Familiarity with the surrounding people Greater familiarity with the surrounding people, broader understanding, appreciation of the surroundings, fulfillment of desire for belongingness, a better understanding and warmth regarding other people's minds, a warm heart, a deepening awareness of wanting to be good to the surrounding people
Compassionate relationship Compassionate acceptance, maintenance of compassionate relationship, tolerating emotions of myself and others who are suffering from hard work and treating them comfortably; experience of self-compassion affects others positively, increasing of affectionate compassion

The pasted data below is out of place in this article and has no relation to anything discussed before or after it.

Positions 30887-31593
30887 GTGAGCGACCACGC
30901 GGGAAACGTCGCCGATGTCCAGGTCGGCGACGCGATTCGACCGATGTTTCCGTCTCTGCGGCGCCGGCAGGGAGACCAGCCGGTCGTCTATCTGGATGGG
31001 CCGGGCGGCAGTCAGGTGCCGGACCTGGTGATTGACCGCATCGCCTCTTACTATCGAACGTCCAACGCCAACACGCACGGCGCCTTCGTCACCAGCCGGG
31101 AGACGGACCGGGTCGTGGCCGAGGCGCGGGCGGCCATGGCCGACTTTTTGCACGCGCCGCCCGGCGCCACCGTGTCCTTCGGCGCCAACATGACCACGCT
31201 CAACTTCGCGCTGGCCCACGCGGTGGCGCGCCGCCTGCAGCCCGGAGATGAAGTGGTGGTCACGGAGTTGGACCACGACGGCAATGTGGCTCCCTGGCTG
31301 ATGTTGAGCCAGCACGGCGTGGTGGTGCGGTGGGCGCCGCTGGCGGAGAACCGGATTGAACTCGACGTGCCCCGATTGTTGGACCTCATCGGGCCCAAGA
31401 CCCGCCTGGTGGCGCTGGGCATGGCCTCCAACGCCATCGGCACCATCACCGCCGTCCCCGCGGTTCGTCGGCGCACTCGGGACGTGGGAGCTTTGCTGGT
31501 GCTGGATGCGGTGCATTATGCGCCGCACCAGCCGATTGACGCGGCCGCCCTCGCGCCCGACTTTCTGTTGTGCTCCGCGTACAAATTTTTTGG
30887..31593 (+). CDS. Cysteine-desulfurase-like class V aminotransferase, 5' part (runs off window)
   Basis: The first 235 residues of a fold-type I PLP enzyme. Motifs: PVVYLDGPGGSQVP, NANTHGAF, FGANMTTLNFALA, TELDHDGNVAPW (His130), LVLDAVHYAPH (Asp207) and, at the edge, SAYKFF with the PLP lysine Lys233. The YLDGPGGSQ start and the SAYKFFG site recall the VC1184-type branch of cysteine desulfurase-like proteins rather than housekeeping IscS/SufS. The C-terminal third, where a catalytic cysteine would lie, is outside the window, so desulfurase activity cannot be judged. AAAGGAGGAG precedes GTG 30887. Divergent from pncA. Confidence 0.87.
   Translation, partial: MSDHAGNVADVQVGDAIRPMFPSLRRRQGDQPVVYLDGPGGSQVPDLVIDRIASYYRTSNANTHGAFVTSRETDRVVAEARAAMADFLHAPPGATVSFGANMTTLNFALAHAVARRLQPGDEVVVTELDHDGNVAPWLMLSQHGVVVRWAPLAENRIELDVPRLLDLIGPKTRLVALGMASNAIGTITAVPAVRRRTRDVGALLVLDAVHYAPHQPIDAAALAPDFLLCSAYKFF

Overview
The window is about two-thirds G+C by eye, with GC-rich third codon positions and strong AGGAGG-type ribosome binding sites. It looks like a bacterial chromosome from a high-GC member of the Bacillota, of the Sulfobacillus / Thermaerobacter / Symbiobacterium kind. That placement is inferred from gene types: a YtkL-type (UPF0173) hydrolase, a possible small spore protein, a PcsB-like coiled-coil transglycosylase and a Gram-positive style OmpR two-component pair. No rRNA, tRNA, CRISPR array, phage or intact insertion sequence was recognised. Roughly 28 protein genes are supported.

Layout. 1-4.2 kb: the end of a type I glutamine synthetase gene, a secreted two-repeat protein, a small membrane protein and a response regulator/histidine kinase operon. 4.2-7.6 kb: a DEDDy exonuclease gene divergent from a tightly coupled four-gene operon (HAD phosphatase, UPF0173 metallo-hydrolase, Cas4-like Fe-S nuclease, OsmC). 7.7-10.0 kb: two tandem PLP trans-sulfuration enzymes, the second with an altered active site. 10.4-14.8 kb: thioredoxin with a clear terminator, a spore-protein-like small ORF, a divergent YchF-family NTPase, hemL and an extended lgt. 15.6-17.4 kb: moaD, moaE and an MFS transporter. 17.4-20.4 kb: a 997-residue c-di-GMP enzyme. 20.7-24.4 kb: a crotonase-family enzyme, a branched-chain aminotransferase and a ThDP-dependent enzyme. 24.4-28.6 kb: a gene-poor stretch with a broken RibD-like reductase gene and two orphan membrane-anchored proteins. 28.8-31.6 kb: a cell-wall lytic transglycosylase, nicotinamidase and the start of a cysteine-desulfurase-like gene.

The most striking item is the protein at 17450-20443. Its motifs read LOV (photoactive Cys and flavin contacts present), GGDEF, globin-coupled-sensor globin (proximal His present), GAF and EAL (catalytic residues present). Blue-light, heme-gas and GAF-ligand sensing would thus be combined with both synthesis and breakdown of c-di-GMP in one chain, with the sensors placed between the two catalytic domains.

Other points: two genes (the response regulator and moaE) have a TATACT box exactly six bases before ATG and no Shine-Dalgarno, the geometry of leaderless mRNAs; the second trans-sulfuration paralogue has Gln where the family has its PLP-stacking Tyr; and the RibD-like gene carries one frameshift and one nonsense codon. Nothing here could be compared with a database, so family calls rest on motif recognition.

Connection/open heart Open heart, resonance, connection, love, flexibility, connection with people, open mind, warm heart

Table 2: Major theme cluster and sub-themes